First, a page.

Validity of the Clinical Dementia Rating Scale for the Detection and Staging of Dementia in Brazilian Patients.
Fagundes Chaves, Marcia Lorena MD, PhD *; Camozzato, Ana Luiza MD, PhD *; Godinho, Claudia MD *; Kochhann, Renata *; Schuh, Artur *; de Almeida, Vanessa Lopes *; Kaye, Jeffrey MD +
Alzheimer Disease & Associated Disorders.
21(3):210-217, July/September 2007.
(Format: HTML, PDF)
The aim of this study was to determine the diagnostic value and agreement analyses between Clinical Dementia Rating (CDR) and dementia diagnostic criteria (gold standard), Blessed Dementia Rating scale (BDRS), and Diagnostic and Statistical Manual of Mental Disorders, 3rd Edition, Revised (DSM III-R) criteria for severity. In a sample of 343 Southern Brazilian participants, CDR was consecutively assessed in 295 dementia patients (Alzheimer disease, vascular dementia, and questionable) and 48 healthy elderly. The National Institute of Neurological and Communicative Diseases and Stroke/Alzheimer's Disease and Related Disorders Association (NINCDS-ADRDA) criteria for probable Alzheimer disease and the National Institute of Neurological Disorders and Stroke and Association Internationale pour la Recherche et l'Enseignement en Neurosciences (NINDS-AIREN) for probable vascular dementia were the gold standard. A battery of cognitive tests and the Mini Mental State Examination (as a screening test at study entry) were also applied. Sensitivity and specificity were obtained through contingency tables. Validity and reliability were measured through [kappa] coefficient, Kendall b, and percent agreement. CDR agreement among raters was demonstrated by percent agreement. Agreement to gold standard was good ([kappa]=0.75), as well as to the Blessed scale ([kappa]=0.73), and excellent to the DSM III-R ([kappa]=0.78). CDR detection of dementia among healthy elderly or questionable dementia was 86% and 80% sensitive, respectively, and 100% specific for both settings. In conclusion, agreement of CDR global score with the gold standard was good, and diagnostic values were high.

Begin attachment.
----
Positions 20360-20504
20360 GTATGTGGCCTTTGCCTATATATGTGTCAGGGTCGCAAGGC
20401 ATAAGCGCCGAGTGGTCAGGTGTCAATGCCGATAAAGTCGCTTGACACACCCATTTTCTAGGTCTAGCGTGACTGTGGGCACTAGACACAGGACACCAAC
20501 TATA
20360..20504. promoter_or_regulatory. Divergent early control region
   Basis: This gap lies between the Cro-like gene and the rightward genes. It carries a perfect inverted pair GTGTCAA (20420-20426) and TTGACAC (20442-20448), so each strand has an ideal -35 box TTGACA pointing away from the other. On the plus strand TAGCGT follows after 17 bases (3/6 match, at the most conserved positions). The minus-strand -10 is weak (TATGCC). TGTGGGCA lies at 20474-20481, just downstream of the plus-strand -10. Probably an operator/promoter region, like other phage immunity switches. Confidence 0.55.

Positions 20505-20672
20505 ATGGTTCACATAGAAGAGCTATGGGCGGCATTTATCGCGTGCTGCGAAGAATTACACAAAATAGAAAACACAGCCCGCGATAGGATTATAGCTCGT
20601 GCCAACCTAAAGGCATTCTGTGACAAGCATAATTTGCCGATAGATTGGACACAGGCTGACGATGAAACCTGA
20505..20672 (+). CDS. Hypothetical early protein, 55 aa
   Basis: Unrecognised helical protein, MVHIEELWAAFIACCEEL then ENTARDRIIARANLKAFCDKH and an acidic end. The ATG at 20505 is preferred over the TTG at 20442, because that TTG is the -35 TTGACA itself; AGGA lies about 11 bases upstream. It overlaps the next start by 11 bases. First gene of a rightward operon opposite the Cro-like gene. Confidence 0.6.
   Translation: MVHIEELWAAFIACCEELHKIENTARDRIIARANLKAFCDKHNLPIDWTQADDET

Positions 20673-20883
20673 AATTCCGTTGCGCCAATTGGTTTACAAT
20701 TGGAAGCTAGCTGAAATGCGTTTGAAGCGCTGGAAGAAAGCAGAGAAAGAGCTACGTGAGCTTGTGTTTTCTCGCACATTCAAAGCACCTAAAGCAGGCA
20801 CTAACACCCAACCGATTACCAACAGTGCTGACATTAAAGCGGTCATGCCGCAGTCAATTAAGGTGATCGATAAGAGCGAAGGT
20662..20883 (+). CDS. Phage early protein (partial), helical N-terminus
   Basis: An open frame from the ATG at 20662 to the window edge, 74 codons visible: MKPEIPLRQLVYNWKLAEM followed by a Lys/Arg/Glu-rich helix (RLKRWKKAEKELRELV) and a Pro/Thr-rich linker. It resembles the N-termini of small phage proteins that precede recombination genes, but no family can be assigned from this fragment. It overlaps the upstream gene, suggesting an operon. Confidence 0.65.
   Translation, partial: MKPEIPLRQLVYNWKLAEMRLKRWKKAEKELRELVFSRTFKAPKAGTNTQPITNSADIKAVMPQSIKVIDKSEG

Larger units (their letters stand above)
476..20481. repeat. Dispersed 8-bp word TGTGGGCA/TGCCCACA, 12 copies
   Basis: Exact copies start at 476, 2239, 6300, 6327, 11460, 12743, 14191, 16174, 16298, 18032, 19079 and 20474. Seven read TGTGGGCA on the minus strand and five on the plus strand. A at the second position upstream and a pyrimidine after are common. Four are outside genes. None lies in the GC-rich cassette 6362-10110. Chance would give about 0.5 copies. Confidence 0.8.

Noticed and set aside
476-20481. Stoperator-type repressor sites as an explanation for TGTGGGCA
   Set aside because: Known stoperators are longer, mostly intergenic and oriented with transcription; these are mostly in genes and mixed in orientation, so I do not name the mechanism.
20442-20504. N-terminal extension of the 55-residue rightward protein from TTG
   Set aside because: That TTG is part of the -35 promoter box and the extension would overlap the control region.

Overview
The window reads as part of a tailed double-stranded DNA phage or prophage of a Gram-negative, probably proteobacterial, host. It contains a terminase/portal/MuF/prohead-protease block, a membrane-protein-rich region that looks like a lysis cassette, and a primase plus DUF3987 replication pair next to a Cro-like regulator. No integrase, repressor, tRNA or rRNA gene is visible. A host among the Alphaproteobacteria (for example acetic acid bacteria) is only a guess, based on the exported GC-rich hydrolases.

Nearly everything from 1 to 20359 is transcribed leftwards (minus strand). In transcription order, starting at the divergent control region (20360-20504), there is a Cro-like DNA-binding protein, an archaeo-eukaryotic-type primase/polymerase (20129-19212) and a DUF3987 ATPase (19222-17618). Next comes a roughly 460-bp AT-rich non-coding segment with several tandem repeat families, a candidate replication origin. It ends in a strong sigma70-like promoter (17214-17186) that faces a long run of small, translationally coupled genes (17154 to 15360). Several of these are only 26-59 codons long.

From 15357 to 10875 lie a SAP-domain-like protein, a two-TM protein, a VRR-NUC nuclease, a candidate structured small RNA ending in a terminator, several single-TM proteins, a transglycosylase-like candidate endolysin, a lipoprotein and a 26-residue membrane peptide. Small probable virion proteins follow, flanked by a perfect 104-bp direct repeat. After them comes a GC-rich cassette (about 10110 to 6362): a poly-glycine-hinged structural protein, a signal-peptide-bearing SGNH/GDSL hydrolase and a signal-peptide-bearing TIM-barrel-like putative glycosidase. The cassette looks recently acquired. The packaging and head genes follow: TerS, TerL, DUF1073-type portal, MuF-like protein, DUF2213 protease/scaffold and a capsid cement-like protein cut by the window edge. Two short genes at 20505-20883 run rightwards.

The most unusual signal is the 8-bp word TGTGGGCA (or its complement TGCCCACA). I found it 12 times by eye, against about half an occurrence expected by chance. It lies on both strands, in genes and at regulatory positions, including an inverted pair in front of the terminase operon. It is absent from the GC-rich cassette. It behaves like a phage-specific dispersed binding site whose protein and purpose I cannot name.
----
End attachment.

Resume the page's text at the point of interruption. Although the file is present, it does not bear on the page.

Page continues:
(C) 2007 Lippincott Williams & Wilkins, Inc.